Like many other countries, China has taken a hard look at its nuclear strategy in the wake of the Fukushima disaster.
Temporary suspension of new plants’ approval and review of safety put on hold China’s ambitious nuclear plans. The measures were only temporary and nuclear will probably come back with a vengeance in China. Not that the country has many options anyway if it really wants to reduce its CO2 emissions as recently outlined in a White Paper on the Green Agenda. With the forecasted growth in primary energy consumption for the next 20 years – depending on the scenarios anywhere between 7’000 and 14’000 million ton of CO2 equivalent in 2030 – traditional renewable energies (solar, wind or hydropower) will probably not suffice to drench China’s demand for energy.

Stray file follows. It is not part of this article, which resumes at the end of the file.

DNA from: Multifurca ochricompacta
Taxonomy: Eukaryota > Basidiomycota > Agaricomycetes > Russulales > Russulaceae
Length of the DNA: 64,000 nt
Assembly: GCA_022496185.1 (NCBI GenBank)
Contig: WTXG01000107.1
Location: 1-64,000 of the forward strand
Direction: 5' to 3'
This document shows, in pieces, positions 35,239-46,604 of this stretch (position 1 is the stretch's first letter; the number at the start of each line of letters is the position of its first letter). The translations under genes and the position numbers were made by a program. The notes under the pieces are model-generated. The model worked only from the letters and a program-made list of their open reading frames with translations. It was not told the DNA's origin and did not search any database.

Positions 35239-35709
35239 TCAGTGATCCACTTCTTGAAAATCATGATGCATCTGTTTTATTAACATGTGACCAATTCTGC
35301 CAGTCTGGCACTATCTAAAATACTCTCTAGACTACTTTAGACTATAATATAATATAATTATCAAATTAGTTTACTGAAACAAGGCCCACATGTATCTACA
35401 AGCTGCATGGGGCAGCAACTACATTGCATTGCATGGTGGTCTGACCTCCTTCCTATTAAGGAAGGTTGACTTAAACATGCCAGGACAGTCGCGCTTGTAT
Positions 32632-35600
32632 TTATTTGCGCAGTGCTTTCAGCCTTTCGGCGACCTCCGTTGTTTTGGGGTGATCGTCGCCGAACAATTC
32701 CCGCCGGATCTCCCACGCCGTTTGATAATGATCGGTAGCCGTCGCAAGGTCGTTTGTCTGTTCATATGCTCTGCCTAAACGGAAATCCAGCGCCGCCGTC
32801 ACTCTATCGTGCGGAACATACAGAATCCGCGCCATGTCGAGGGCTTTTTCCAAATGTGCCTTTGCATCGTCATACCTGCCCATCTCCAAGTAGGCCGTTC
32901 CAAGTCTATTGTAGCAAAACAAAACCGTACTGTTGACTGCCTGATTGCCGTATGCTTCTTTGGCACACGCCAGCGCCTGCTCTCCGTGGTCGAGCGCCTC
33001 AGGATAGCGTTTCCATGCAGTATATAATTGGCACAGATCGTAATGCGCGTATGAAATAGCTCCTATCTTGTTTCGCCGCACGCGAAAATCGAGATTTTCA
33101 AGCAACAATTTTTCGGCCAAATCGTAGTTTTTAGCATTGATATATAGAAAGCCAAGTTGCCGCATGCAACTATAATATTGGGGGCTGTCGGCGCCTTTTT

The good news is that China may opt for more recent (3rd generation) nuclear technology. The bad news (at least for foreign sellers of nuclear technology) is that China may want to extend the timeout and develop its own nuclear technology.